Nemo the Magnificent writes: This parchment manuscript has been around since the second half of the 10th century, when someone in Constantinople was transcribing and commenting on the mathematics of Archimedes. But it turns out there was a fair bit more on that prepared goatskin. 'Normally when you're looking at medieval manuscripts that have been scraped off, you don't find unique texts,' project director William Noel says in a 2012 TED talk. 'And to find two in one manuscript is really something. To find three is completely weird. And we found three.'
Everybody knows software development is a young man's game, right? Here's a guy who hires and manages programmers and he says it's not about age at all, it's about skills, period. A company that actively works to offer all employees the chance to learn and to engage with modern technologies is a company that good people are going to work for, and to stay at.
Nemo the Magnificent writes: In this guy's opinion most IT workers can't think critically. They are incapable of diagnosing a problem, developing a possible solution, and implementing it. They also have little fundamental understanding of the businesses their employers are in, which is starting to get limiting as silos are collapsing within some corporations and IT workers are being called upon to participate in broader aspects of the business. Is that what you see where you are?
Nemo the Magnificent writes: The Washington, DC area has more unfilled cyber-security jobs than anywhere else. The problem is that HR and hiring managers don't understand the career paths of security professionals, and they slap on requirements for high-level credentials, particularly CISSP. Seventy percent of posted security job openings ask for a CISSP, when the actual work mostly doesn't require that level of expertise — and the job doesn't pay commensurately in the first place — says the executive director of (ISC)^2. Here are a few lower-level certifications that hiring managers ought to be asking for, if only they knew about them.
Nemo the Magnificent writes: A friend of mine bought a Western Digital 'MyCloud' NAS server (non-RAID) a couple of weeks ago. WD implements the cloud service through its wd2go.com site. He reports that that site is down and has been since last Wednesday. No word on when it'll be back up. The only official announcements are daily repeats of this canned posting:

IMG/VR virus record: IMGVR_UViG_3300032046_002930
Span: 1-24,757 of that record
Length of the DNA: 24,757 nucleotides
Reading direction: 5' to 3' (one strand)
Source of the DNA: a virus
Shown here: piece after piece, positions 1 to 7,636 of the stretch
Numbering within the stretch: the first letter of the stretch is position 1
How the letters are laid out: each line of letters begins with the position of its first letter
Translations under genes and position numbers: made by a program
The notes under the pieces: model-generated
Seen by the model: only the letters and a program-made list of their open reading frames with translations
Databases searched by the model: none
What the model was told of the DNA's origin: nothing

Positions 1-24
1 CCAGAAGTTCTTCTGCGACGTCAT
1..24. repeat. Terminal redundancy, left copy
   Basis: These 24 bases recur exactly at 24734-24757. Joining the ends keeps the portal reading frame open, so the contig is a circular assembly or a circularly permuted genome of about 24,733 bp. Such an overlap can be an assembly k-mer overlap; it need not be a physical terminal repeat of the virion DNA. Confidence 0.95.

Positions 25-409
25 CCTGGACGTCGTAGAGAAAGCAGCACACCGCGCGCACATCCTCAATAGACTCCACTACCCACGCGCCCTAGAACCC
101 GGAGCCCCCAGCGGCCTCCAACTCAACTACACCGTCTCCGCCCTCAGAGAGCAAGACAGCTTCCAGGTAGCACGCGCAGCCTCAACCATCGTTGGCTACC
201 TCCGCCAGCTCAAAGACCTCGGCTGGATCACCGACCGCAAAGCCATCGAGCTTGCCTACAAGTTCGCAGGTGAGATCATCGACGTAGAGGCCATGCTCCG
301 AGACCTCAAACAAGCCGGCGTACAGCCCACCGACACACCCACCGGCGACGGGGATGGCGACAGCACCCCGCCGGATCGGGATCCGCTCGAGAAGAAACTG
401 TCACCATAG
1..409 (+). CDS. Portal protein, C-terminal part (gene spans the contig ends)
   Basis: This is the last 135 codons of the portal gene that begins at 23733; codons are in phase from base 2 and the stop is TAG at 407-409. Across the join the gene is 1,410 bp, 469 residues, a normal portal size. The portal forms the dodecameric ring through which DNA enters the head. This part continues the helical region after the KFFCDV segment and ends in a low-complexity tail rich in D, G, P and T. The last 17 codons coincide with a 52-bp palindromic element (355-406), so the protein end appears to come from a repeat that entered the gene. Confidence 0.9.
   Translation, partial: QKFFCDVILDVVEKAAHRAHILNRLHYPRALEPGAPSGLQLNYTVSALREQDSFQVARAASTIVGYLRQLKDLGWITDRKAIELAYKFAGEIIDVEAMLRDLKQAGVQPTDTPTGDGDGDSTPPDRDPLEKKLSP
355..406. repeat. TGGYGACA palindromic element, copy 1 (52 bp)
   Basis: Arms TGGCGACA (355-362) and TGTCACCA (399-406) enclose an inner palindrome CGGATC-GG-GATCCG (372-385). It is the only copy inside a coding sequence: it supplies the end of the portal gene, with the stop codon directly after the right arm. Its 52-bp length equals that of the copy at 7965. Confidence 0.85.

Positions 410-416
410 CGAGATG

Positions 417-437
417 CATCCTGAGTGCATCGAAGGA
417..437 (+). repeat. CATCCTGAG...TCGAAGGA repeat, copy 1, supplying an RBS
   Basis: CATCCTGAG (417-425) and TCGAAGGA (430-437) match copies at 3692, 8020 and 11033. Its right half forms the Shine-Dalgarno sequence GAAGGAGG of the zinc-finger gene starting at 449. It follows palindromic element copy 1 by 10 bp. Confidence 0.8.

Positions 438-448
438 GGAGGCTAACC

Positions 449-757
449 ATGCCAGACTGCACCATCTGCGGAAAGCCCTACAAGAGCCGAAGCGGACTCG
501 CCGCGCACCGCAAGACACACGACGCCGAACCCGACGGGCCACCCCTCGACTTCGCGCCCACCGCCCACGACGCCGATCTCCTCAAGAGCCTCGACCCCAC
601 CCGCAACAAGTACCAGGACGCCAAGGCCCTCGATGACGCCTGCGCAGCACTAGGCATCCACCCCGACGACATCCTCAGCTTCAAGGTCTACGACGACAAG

'Our My Cloud and My Book Live users are experiencing intermittent issues with WD servers that enable remote access when using these products. These issues include poor transfer speeds and/or inability to connect remotely. We sincerely apologize for this inconvenience and we are working very hard to resolve these issues and resume normal service as soon as possible. We thank you for your patience and will provide updates as they are available.'
Nemo the Magnificent writes: Ray Bradbury said that when he wrote dystopian science fiction he wasn't trying to predict a grim future, but rather to prevent one. 3D printing is in the early stages of preventing a future that Larry Niven imagined, in which organleggers abduct and dismember people for their parts. Why bother when you can print livers, kidneys, eyes, ears, hands, skulls, and trachea, as well as exoskeletons? Note: annoying 13-page slideshow format with navigation limited to next / previous.
Nemo the Magnificent writes: From the History-We-Hardly-Knew-Ye department: "A new study published in the journal Nature provides the most comprehensive analysis to date of the evolutionary relationships of influenza virus across different host species over time... In the 1870s, an immense horse flu outbreak swept across North America. City by city and town by town, horses got sick and perhaps five percent of them died. Half of Boston burned down during the outbreak, because there were no horses to pull the pump wagons. In the West, the US Cavalry was fighting the Apaches on foot because all the horses were sick... The horse flu outbreak pulled the rug out from under the economy."
Nemo the Magnificent writes: A few days ago we talked over a post by David Raphael accusing Verizon of slowing down Netflix, by way of throttling Amazon AWS. Now Jonathan Feldman gives us reason to believe that the carriers won't win the war on Netflix, because tools for monitoring the performance of carriers will emerge nd we'll catch them if they try. I just now exercised one such tool, NetNeutralityTest.com from Speedchedker Ltd. My carrier is Verizon (FiOS), and the test showed my download speed at the moment to be 12 Mbps. It was the same to Linode in NJ but only 3 Mbps to AWS East. Hmm.
Nemo the Magnificent writes: Ever been asked a question in a job interview that's just so abysmally stupid, you're tempted to give in to the snark and blow the whole thing up? Here are suggested interview-ending answers to 16 of the stupidest questions candidates actually got asked in interviews at tech companies in 2013, according to employment site Glassdoor. Oil to pour on the burning bridges.